Amazing Kids! Magazine

New York City Adventure

By Kate Delacourte, age 17


Being lost in a place you are not familiar with is one of the worst experiences. It always happens so quickly. One minute you are perfectly fine and then the next, you look around to realize you have no idea where you are. When I think back on all the times I have felt lost, one particular event comes to mind. Unlike many other memories that are foggy in my mind, I can clearly recall every detail of what happened on the day that I found myself lost on a crowded subway platform in the middle of NYC.

It was a balmy day in mid-August. After weeks of rain, the clouds had finally parted to reveal bright blue skies. I found myself thinking that it was the type of day where nothing could go wrong. Outside my bedroom window, nature had taken its full course. Pink flowers with drops of dew glistened like gems. Birds were chirping. Even the maple tree that had always looked so lifeless, looked more alive than ever. I didn’t think there had been a day that whole summer that had been as beautiful as this one.

My cousin, whom I had always felt strongly connected to for having the same name as mine, was a plump older woman with no husband or children. Instead she had eight fat cats, whom she spoiled rotten. While on vacation, my grandmother had been assigned the duty of cat sitter for two full weeks. I couldn’t be more envious that she was going to be able to stay at my cousin’s luxurious penthouse in the upper east side of Manhattan. I had always loved the city; the twinkling lights at dusk, the sweet smell of pretzels and ice cream, and the quick-paced lifestyles that seemed to occupy every New Yorker. For the next two days, I relentlessly begged my mother to take my sister and me into the city. I reasoned that she would be lonely all by herself in the giant apartment. Finally, she gave in. I was thrilled!

It must have been around noon. I stared outside the car window, watching as the scenery quickly changed from rural lush forests, to what seemed like a never-ending line of built up malls and department stores. The car stereo played an upbeat song; one of the year’s biggest hits. I sang along with the parts I knew.

“Can you please go a little faster than thirty miles an hour?”, I remember my sister saying in a sharp voice. I saw my mother’s eyes raise in the mirror. Looking back, I realize now that I should have seen this as a sign that the day I had thought would be so perfect, might not end up going the way I’d imagined.

We were running late, but this was nothing new for my family. My mother has always been notorious for being late. Sometimes, I think she is incapable of getting anywhere on time. The train was leaving the station at 2:00 in the afternoon. At 1: 45 we were still driving. We were certainly cutting it close. At 1:55 we pulled into the parking lot. My mother cursed under her breath that we still had to buy tickets. My sister was not helping the situation; she kept whining that our mother “really needed to stop being so late all the time”. As we ran up the stairs, I heard the sound of chugging, and realized, that it was too late, we had missed the train.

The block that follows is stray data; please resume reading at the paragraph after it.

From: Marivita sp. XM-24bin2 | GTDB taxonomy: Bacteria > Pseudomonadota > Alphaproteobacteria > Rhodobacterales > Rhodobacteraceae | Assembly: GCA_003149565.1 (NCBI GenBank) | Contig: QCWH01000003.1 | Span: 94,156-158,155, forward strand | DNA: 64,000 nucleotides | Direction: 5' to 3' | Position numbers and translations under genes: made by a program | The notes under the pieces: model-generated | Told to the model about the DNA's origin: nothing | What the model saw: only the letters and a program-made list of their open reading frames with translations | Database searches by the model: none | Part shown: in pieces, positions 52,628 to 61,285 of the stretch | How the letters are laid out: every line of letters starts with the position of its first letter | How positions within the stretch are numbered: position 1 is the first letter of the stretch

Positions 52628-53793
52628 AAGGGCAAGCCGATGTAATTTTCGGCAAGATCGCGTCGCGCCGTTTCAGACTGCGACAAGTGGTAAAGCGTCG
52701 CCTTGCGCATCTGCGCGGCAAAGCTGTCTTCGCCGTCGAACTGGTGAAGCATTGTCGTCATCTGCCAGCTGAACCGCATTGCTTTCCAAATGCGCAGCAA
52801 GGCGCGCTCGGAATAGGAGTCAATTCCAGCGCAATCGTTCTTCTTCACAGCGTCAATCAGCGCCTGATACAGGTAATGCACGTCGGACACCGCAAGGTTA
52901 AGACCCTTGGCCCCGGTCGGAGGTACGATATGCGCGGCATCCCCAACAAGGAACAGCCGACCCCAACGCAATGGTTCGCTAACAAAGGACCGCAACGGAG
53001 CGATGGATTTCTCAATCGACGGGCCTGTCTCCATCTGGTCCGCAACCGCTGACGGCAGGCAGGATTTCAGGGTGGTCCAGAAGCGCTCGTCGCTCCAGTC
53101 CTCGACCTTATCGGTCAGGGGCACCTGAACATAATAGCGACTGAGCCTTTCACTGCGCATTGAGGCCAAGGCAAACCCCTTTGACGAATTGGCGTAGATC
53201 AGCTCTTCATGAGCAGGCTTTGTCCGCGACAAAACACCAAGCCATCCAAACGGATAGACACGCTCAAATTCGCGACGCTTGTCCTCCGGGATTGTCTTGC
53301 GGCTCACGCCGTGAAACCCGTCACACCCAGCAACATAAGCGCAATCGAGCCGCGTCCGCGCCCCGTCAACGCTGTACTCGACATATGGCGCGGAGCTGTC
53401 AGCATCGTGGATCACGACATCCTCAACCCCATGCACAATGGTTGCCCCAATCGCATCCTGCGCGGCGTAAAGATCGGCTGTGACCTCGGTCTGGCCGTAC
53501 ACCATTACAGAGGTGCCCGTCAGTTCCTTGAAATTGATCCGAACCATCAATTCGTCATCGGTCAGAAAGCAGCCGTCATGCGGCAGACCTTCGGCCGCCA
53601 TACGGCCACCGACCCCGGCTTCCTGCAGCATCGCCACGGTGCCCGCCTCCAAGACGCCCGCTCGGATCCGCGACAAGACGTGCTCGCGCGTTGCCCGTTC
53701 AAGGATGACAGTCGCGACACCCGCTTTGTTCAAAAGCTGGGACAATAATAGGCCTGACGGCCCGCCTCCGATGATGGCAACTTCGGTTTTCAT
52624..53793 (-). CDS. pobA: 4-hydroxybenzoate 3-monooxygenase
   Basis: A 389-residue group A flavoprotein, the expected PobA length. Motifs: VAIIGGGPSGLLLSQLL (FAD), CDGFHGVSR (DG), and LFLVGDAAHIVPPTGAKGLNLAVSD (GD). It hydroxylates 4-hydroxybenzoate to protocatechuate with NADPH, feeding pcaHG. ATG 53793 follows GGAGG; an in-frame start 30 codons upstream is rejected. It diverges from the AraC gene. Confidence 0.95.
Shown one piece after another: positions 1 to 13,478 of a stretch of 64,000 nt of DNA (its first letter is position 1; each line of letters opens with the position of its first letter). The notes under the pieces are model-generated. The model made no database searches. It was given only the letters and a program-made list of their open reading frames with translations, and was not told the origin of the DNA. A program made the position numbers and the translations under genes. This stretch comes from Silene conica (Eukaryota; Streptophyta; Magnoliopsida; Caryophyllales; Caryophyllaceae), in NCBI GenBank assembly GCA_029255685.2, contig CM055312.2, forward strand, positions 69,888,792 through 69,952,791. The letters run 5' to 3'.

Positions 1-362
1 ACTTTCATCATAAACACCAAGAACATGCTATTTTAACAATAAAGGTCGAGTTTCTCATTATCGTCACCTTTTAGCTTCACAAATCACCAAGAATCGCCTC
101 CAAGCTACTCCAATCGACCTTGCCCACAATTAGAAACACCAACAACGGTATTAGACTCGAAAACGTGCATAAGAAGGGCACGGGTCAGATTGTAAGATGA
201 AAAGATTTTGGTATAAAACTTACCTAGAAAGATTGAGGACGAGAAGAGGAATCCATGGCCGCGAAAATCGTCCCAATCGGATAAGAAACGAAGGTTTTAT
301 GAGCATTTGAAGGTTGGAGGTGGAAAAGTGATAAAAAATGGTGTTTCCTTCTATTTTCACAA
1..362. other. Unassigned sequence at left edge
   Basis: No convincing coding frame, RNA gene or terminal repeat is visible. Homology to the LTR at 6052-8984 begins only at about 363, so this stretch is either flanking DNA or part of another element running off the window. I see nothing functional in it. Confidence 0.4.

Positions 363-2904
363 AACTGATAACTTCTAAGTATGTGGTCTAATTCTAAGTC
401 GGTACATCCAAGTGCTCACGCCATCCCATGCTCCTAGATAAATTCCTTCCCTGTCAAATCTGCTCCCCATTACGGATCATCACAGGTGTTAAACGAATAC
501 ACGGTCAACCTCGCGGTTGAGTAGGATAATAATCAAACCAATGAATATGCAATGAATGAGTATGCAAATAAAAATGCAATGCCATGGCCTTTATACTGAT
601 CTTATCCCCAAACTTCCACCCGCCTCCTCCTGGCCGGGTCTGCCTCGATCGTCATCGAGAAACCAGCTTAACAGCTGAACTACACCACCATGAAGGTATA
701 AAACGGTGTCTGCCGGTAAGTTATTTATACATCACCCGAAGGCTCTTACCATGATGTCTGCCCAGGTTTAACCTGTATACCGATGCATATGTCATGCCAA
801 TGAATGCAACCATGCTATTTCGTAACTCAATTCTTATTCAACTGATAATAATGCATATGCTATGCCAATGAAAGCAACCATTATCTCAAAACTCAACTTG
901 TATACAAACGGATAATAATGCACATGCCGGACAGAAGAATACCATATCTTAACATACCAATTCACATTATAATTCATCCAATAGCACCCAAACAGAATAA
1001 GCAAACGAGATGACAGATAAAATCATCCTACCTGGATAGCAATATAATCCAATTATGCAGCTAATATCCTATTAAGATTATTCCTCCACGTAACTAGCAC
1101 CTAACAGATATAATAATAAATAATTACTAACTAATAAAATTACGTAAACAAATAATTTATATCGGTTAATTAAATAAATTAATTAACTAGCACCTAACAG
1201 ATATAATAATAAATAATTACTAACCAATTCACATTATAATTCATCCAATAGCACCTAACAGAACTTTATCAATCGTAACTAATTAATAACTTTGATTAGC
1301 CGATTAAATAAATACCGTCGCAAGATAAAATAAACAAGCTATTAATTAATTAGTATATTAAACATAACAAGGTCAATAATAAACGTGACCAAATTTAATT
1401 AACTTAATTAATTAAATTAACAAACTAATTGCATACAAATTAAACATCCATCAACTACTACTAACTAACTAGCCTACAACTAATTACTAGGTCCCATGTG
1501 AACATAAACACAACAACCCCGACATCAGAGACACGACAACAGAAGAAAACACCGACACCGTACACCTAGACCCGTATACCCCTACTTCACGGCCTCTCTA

Somehow, we had managed to get on the subway to my cousin’s apartment by around six in the evening. I had never seen my mother as stressed out as she was at that moment. I had noticed that she wasn’t talking much, even when she made an abrupt turn she would not tell us where she was going; she simply expected we would follow behind. Because it was rush hour, the subway was packed. My legs ached from the walking we had done, and I desperately wanted to sit down. The train stopped to let people off, and I grabbed a seat before they were all taken. Just as I had situated myself, I became aware that my sister and mother were no longer standing in front of me. Panicking, I tried to think of what could have happened. My mother would not have left without telling me first. But then, if this were the case, where was she? Frantically, I made the decision to get off at the stop, before the doors closed. Just as I was exiting, I felt the sharp jab of plastic on my arms. The doors were closing on me. As I yanked the fabric from my shirt that was caught on the door, I saw my sandal fly across the station. I wanted to cry. For the first time, I felt like I completely understood the expression that refers to feeling as if you are lost in a sea of people. I wish I could erase every detail of this day, however I can’t seem to shake it from my memory. It is one of those things that people always claim will become more bearable as time passes, but never does.

I did end up finding my mom and my sister that day. Although terrifying, this experience taught me a lesson that I don’t think I would have learned without this happening. What it taught me was that you can never completely rely on anyone but yourself. I thought that I could rely on my mother, and while most of the time I can, this time I could not. If I had not relied on my mother to tell me when she was getting off the subway, I would have seen her leaving, and avoided the situation entirely. Besides the lesson I learned from this experience, I know one other thing for certain; I won’t be finding myself lost on another subway station anytime soon.